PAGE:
Jim Langan fought on--there were men pent up there
  In that tomb of the mine shaft, a prey to despair--
  Fought on, and fought back, for the help that must save
  Those poor prisoned men from a horrible grave.
  The red line of valor is still on the earth;
  The true and the fearless we prize at their worth.
  And, lads, never dream that the heroes are gone,
  That they only loomed up in the world's early dawn,
  For Homer to sing, lest the world should forget.
  The valiant man leads us, is king of us yet,
  Redeeming our time from its strife after pelf
  With the sacrifice laid on God's altar--himself.


[Illustration: 1.--FORWARD BREAST STROKE.]

[Illustration: 2.--FLOATING.]

[Illustration: 3.--SCULLING BACKWARDS.]

[Illustration: 4.--SCULLING FORWARDS.]

[Illustration: 5.--OVERHAND STROKE--THE REACH.]

[Illustration: 6.--OVERHAND STROKE--THE START.]

From instantaneous Photographs of Professor Gus Sundstrom, Champion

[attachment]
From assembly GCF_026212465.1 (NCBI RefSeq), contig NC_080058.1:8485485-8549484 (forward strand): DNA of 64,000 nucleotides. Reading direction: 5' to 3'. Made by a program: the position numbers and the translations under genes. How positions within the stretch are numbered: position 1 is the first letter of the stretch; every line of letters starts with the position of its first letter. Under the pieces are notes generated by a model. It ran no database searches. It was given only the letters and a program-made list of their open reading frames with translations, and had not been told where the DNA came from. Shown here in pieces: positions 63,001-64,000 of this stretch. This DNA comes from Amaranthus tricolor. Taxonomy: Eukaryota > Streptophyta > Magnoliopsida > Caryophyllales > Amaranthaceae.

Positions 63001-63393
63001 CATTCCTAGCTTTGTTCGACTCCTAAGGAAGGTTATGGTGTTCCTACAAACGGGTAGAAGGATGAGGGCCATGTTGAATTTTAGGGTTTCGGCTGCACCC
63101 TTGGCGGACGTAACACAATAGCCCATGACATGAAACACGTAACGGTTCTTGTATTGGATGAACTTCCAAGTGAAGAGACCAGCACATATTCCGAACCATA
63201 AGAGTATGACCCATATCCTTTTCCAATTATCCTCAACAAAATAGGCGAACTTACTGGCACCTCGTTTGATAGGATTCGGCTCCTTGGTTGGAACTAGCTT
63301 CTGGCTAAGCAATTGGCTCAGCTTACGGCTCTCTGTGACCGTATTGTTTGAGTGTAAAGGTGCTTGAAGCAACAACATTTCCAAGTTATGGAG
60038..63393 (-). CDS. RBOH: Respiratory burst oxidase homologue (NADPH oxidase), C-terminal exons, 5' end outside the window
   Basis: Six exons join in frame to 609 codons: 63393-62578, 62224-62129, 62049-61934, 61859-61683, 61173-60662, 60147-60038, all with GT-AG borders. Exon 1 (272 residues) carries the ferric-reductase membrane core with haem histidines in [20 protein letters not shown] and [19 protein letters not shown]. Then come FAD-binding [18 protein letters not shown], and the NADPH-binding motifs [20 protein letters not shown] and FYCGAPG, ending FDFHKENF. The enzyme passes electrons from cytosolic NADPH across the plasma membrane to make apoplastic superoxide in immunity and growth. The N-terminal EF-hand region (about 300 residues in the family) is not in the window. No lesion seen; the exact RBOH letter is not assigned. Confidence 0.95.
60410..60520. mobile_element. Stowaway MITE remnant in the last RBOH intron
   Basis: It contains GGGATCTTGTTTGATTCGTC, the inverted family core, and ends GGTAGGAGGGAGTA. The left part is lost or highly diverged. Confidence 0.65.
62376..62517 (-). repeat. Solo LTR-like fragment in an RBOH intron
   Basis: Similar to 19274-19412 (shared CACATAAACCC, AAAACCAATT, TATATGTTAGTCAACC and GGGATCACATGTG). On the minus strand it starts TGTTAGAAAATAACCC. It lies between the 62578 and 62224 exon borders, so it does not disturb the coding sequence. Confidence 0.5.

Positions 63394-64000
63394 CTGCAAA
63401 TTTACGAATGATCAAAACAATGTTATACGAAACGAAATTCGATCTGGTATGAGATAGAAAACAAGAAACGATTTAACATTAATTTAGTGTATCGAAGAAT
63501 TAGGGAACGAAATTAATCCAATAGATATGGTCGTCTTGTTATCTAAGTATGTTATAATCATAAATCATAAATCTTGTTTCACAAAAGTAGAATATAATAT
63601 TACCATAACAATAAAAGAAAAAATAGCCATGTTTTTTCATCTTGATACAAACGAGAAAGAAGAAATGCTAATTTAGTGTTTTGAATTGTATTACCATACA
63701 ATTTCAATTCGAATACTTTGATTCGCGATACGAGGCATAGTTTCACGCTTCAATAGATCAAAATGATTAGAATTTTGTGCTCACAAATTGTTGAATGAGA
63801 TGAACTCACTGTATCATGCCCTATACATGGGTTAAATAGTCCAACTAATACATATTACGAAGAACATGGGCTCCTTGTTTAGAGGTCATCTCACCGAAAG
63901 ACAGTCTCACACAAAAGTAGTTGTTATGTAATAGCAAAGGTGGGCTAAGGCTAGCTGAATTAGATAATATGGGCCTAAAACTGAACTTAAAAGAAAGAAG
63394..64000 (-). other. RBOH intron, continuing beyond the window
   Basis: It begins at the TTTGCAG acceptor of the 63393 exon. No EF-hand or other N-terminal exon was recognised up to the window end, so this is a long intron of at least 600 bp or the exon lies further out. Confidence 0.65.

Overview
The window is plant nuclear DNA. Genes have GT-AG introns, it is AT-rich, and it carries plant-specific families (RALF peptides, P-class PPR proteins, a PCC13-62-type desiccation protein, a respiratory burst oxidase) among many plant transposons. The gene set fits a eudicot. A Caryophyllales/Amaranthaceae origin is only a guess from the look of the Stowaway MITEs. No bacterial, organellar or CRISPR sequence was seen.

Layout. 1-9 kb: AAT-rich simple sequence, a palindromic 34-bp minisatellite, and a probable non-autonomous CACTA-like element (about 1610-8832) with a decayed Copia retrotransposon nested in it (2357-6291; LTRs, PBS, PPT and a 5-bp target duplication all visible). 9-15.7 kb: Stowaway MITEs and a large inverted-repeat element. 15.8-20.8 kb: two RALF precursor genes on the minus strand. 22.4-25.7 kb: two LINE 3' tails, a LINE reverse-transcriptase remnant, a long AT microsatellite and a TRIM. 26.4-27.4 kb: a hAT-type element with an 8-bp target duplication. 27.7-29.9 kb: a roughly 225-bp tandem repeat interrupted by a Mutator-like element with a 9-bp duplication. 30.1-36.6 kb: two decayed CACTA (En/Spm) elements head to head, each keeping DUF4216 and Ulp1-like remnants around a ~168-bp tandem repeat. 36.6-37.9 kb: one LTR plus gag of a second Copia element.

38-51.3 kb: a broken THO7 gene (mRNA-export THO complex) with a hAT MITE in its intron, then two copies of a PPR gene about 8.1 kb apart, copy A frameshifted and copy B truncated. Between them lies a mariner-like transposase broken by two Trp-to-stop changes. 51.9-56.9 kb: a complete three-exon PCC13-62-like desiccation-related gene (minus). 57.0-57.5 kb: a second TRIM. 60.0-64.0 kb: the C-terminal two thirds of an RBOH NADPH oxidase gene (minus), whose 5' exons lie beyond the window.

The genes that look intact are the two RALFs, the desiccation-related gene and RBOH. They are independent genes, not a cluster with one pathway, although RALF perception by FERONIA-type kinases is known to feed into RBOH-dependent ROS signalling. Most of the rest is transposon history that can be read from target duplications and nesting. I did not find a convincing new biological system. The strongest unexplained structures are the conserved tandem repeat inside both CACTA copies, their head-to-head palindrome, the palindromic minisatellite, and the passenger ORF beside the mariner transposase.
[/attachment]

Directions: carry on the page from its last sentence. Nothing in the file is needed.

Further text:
All-round Swimmer of the United States.

Although it is preferable to have some one to teach you how to swim, it
is not absolutely necessary, and any one who has failed to learn as a
youngster may, by following out the instructions here given, learn how
to swim and float and dive by practising in the water all by himself.

One of the most important things for the beginner to have, of course, is
confidence. He must not fear the water any more than a rider should fear
his horse; on the other hand, he should not be overbold or reckless and
attempt too many risks. The beginner should not go to a stream where
there is a current, or in sea-water where there might be an undertow. He
should choose a lake or a pond or, if at the sea-side, a bay; and he
should stick at first pretty closely to shallow water. Salt water being